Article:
Seasons
Skin Tests - methods
Time Factors
Abstract
The prognosis of allergic rhinitis was studied in 154 children aged 3-17 years at diagnosis by means of a detailed questionnaire administered 8-11 years later. The symptoms had completely disappeared in only 15 (10%) patients. The conjunctival symptoms, however, had disappeared or were controlled successfully by topical drug therapy in almost all, and 77 (50%) were managing without medication for allergic rhinitis. Twenty-five (23%) of the 110 children with seasonal allergic rhinitis had a perennial disease at follow-up, in contrast to seven (16%) of 44 with perennial allergic rhinitis originally who had only seasonal symptoms at follow-up. Asthma or wheezing had developed in 29 cases (19%) and was more common (p less than 0.01) among those with perennial allergic rhinitis (15 of 44) than among those with seasonal allergic rhinitis (14 of 110). No significant association was found between age at onset of symptoms, family history of atopic disease or type of treatment for allergic rhinitis and allergic rhinitis still present at follow-up or development of asthma during the observation period.
PubMed ID
1515750 View in PubMed
Less detail

1976 Davis & Geck surgical essay. The delayed hypersensitivity response: clinical application in surgery.

https://arctichealth.org/en/permalink/ahliterature250317
Source
Can J Surg. 1977 Jan;20(1):15-21
Publication Type
Article
Date
Jan-1977
Author
J B Pietsch
J L Meakins
Source
Can J Surg. 1977 Jan;20(1):15-21
Date
Jan-1977
Language
English
Publication Type
Article
Keywords
Adolescent
Adult
Age Factors
Aged
Humans
Hypersensitivity, Delayed
Middle Aged
Postoperative Complications - diagnosis - mortality
Quebec
Sepsis - diagnosis
Skin Tests
Surgical Procedures, Operative
Surgical Wound Infection - diagnosis
Abstract
The detection of anergy or relative anergy by delayed hypersensitivity skin tests was predictive of infection and related mortality in 354 surgical patients. Cancer or advanced age alone did not account for the increased morbidity and mortality seen in this study. Altered delayed hypersensitivity response is a reflection of abnormalities in cell-mediated immunity and possibly humoral or phagocytic defects, or both. Skin testing is of value to the clinical surgeon both in identifying the population at risk and in monitoring the immune response to therapy in the seriously ill patient. Failure to improve skin-test response may indicate underlying infection or malnutrition, which, if untreated, results in a high mortality.
PubMed ID
832199 View in PubMed
Less detail

Absence of the atypical mitochondrial aldehyde dehydrogenase (ALDH2) isozyme in Saskatchewan Cree Indians.

https://arctichealth.org/en/permalink/ahliterature221601
Source
Hum Hered. 1993 Mar-Apr;43(2):116-20
Publication Type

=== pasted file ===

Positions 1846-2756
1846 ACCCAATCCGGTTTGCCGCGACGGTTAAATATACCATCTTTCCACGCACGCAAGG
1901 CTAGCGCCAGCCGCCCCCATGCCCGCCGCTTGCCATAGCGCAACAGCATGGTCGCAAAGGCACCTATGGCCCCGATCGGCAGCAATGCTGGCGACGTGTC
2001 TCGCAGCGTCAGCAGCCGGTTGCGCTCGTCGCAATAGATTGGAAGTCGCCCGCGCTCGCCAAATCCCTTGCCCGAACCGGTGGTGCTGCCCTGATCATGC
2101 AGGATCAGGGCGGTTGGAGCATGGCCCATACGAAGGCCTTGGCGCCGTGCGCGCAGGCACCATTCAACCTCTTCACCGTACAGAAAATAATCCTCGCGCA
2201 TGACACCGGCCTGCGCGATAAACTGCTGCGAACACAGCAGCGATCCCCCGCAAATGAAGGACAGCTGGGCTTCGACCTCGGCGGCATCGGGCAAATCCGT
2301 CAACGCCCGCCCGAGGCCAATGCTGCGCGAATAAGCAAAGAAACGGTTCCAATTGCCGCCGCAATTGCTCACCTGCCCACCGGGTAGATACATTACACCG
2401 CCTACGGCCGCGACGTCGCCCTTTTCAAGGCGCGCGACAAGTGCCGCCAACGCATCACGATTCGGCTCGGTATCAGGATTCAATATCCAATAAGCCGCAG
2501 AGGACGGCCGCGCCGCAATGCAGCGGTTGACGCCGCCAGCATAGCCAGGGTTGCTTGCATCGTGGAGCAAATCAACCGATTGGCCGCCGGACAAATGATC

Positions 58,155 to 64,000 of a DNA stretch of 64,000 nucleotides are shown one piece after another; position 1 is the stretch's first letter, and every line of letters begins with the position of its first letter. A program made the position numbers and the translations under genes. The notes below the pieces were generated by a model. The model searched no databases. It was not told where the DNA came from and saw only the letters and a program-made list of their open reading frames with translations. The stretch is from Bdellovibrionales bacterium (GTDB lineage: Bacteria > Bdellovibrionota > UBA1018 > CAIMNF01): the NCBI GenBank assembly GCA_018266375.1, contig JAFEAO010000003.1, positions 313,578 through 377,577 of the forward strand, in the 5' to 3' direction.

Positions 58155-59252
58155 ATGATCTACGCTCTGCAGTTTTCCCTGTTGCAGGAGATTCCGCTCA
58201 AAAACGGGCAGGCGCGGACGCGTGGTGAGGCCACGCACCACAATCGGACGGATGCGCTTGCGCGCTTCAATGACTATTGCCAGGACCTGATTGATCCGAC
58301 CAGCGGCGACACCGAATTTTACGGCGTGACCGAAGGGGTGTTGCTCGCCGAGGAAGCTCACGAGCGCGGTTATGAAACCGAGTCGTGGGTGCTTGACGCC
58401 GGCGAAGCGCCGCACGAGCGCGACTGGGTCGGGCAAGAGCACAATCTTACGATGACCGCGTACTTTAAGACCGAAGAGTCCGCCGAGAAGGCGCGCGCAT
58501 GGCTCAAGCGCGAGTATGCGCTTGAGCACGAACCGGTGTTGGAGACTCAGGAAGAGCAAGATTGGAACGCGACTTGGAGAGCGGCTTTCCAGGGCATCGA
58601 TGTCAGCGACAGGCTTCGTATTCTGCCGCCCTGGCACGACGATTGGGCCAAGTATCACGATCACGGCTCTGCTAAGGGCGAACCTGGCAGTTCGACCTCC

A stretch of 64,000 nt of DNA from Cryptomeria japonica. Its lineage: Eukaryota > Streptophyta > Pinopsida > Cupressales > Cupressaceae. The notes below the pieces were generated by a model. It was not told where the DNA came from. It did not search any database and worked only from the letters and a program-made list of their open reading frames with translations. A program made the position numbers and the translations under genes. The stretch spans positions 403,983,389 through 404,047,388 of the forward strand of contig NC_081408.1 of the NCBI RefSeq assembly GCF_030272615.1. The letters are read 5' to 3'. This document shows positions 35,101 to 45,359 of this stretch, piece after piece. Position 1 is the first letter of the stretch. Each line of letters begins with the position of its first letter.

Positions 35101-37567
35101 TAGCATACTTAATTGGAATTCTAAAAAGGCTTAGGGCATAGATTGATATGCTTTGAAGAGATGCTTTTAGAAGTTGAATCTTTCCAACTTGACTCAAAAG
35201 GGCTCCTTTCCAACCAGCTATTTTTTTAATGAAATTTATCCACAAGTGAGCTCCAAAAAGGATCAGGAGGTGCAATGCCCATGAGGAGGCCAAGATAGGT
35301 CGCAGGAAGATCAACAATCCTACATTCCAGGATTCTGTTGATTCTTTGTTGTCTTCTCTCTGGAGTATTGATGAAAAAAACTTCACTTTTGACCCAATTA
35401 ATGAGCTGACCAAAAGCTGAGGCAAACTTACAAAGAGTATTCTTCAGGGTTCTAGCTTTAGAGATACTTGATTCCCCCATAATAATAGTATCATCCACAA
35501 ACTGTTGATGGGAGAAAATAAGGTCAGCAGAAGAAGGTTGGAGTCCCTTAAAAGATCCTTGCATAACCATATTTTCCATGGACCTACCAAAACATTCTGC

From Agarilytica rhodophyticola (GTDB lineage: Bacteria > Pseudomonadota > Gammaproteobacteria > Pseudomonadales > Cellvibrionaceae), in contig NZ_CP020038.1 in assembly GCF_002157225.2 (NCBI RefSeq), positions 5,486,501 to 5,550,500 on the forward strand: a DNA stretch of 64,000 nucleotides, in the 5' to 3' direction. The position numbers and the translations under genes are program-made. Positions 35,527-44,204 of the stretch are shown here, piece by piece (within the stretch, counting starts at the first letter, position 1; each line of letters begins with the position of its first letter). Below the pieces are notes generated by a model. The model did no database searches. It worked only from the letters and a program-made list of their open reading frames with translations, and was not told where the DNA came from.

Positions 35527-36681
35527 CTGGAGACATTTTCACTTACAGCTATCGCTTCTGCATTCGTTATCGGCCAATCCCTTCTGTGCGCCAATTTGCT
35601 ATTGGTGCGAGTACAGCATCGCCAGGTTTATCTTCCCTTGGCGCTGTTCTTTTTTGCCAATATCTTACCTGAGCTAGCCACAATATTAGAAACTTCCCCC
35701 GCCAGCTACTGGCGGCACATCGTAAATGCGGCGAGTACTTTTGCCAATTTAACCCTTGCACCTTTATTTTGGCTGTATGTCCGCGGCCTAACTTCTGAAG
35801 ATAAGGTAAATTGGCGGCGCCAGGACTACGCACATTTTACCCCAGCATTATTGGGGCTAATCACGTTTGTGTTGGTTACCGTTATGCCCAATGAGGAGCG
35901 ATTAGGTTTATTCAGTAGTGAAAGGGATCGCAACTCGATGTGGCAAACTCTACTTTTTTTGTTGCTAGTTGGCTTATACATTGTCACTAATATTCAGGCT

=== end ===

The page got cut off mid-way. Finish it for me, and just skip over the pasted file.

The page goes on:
Article
Author
L E Dyck
Author Affiliation
Department of Psychiatry, University of Saskatchewan, Saskatoon, Canada.
Source
Hum Hered. 1993 Mar-Apr;43(2):116-20
Language
English
Publication Type
Article
Keywords
Alcohol Drinking - physiopathology
Aldehyde Dehydrogenase - genetics
Asia - ethnology
Asian Continental Ancestry Group - genetics
European Continental Ancestry Group - genetics
Flushing - etiology
Gene Expression Regulation, Enzymologic
Gene Frequency
Hair - enzymology
Humans
Indians, North American - genetics
Isoelectric Focusing
Isoenzymes - genetics
Mitochondria - enzymology
Phenotype
Questionnaires
Saskatchewan
Skin Tests
Abstract
Three methods were employed to assess whether human volunteers (Caucasian, Asian or Cree Indian) possessed the typical or atypical mitochondrial aldehyde dehydrogenase (ALDH2) isozyme. These methods were: (1) questioning individuals about facial flushing responses following alcohol consumption; (2) application of the ethanol skin patch test, and (3) direct analysis using isoelectric focusing and activity staining of ALDH activity in hair root samples. The results from the three methods were in good agreement and revealed that only the typical ALDH2 isozyme was expressed in Saskatchewan Cree Indians. In agreement with previous reports, the typical ALDH2 was expressed in the Caucasian group of subjects, while both the typical and atypical forms were expressed in the Asian subjects.
PubMed ID
8359813 View in PubMed
Less detail

Acute symptoms following exposure to grain dust in farming.

https://arctichealth.org/en/permalink/ahliterature237190
Source
Environ Health Perspect. 1986 Apr;66:73-80
Publication Type
Article
Date
Apr-1986
Author
J. Manfreda
V. Holford-Strevens
M. Cheang
C P Warren
Source
Environ Health Perspect. 1986 Apr;66:73-80
Date
Apr-1986
Language
English
Publication Type
Article
Keywords
Adult
Aged
Cereals - adverse effects
Dust - adverse effects
Epidemiologic Methods
Farmer's Lung - epidemiology - etiology
Female
Humans
Immunoglobulin E - analysis
Male
Manitoba
Middle Aged
Respiratory Function Tests
Skin Tests
Smoking
Abstract